Disclaimer--I'm not a diplomat. I do piss people off. Have a nice day.
06-08-2012, 03:23 AM
Some of the book is difficult to understand. I have to keep going back to certain sections of the book because it sounds like he is contradicting himself. I bought the 2nd edition book instead of the original hoping it would have more updated info. The assistance work was the biggest issue. I understand how the program works but he recommends different assistance work on every page. I've learned from all of the posts on here that the assistance work may be different to each person due to weakness in certain areas so I guess it's a matter of figuring out what areas I lack in. Then he started talking about rest/pause training and some other programs which gave me a mix of different information.Originally Posted by wrench3521
06-08-2012, 09:59 AM
^^ absolutely right. Even more maddening is when you read his many interviews he flat out contradicts himself all the time. I've learned not to look at Wendler's writings too closely; just take the big picture ideas and then see what works for you. Experiment with the accessories and get advice from other experienced lifters who have similar goals as you (or understands you goals).
Just my opinion on the matter. If there were one right answer, then there wouldn't be 2200 posts on the board every day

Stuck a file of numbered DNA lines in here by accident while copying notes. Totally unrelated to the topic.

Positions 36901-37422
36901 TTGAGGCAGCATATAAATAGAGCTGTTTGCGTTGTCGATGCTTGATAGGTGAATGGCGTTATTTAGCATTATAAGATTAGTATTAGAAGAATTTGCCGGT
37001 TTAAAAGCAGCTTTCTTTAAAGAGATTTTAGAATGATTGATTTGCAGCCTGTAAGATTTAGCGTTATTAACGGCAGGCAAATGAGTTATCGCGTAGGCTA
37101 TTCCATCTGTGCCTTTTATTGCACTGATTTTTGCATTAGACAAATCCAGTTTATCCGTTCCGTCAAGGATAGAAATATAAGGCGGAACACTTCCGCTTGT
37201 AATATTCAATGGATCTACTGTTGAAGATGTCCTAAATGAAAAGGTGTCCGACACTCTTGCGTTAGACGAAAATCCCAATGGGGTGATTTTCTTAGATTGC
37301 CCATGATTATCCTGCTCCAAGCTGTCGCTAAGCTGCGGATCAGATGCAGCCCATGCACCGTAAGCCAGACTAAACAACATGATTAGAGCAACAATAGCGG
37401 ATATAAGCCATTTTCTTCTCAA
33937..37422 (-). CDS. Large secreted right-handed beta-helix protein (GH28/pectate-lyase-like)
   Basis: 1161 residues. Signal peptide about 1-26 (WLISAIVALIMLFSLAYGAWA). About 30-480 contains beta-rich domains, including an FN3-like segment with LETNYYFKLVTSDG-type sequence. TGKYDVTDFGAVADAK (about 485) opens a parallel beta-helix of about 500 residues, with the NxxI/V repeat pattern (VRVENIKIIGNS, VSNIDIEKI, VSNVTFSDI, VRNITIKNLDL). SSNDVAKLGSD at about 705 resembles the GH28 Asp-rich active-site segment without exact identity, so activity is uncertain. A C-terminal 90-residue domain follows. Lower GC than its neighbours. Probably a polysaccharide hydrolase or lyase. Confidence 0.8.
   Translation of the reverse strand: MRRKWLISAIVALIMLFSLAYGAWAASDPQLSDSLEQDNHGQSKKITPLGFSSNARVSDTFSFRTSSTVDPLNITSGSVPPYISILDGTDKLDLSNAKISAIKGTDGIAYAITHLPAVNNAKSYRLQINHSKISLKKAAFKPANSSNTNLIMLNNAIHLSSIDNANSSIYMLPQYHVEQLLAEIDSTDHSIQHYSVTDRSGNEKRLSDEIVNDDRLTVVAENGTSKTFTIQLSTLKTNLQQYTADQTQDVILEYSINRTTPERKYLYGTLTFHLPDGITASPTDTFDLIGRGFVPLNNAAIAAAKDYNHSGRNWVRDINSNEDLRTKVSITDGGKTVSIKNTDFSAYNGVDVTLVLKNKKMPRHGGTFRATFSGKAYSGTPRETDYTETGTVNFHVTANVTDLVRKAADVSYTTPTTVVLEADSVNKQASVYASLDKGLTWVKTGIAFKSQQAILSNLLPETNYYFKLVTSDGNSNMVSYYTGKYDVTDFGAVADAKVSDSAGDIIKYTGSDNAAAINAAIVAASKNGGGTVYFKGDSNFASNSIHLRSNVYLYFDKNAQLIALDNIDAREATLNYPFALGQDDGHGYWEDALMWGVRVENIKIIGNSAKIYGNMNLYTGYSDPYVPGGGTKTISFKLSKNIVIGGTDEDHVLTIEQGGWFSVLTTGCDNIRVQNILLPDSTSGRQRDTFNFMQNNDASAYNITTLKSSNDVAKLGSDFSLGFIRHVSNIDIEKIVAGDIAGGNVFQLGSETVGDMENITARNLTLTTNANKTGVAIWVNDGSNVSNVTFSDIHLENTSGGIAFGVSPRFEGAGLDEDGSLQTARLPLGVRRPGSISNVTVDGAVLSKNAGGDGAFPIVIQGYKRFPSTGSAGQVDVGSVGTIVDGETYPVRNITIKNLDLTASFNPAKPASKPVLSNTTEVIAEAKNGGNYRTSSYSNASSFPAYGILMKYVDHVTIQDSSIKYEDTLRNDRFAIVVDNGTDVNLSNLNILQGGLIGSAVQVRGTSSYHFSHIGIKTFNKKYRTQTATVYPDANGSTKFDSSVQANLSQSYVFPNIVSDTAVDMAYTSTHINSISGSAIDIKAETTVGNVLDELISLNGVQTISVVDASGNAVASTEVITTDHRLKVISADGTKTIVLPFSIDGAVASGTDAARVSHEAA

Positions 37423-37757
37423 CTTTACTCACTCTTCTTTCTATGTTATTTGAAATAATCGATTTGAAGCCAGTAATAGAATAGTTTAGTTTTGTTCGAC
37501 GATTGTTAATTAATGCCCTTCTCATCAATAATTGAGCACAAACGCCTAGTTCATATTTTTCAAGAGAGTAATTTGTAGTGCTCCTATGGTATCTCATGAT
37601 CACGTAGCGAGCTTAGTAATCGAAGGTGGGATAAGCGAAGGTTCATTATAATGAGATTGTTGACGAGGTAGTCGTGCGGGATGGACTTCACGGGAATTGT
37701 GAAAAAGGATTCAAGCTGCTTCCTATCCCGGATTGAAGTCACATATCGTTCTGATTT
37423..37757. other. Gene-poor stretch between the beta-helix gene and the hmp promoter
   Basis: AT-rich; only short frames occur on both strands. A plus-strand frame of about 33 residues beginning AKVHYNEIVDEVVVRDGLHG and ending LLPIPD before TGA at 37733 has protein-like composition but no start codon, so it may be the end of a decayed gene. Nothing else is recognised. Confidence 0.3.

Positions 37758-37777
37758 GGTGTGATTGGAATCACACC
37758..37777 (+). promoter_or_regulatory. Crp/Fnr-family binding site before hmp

06-08-2012, 10:07 AM
M.Ed. Ex Phys
06-08-2012, 11:12 AM
Couldn't agree more! I found myself reading through it over and over looking for a clear cut answer. I hate trial and error but that seems to be the only way to be successful. I finally just chose my template and I'm going to use assistance work that has worked in the past along with some new things like floor press and some others.Originally Posted by Est1969
06-08-2012, 02:58 PM
I think the biggest problem is no one really remembers that 531 is not a bodybuilding program. And everyone thinks they have to go crazy with the assistance work. Remember training economy. He may not be consistent on the surface, because he wants you to find the path yourself. Everyones weak points are different. Also, if you truly think his writings and interviews are constant contradiction, why spend the money on the book and why spend time doing his program. You'd be better off using the program of the month from an overpriced bodybuilding magazine.
Disclaimer--still not a diplomat.
06-08-2012, 05:20 PM
I think the program is very good. I just think Wendler could use an editor.
06-08-2012, 06:43 PM
06-08-2012, 06:50 PM
06-08-2012, 07:01 PM
06-08-2012, 09:51 PM
06-08-2012, 10:11 PM
06-09-2012, 01:55 AM
Is there a problem with people posting issues or questions about programs? It seems other users come in here posting saying if there's a problem use a different program or blah blah. Didn't know we weren't allowed to discuss issues. Just an observation from a new set of eyes.
06-09-2012, 02:49 AM
Then in this article: http://articles.elitefts.com/trainin...531-questions/
in question #18 he says "NO" it's not okay to do that, but you can work in Front Squats if you want as an assistance exercise.
Look...not a big deal. It's just a point in context of a beginner trying to figure all this stuff out it can be a bit confusing when one looks too closely at Wendler. Best to step back and just take in the main points. That's all I'm pointing out.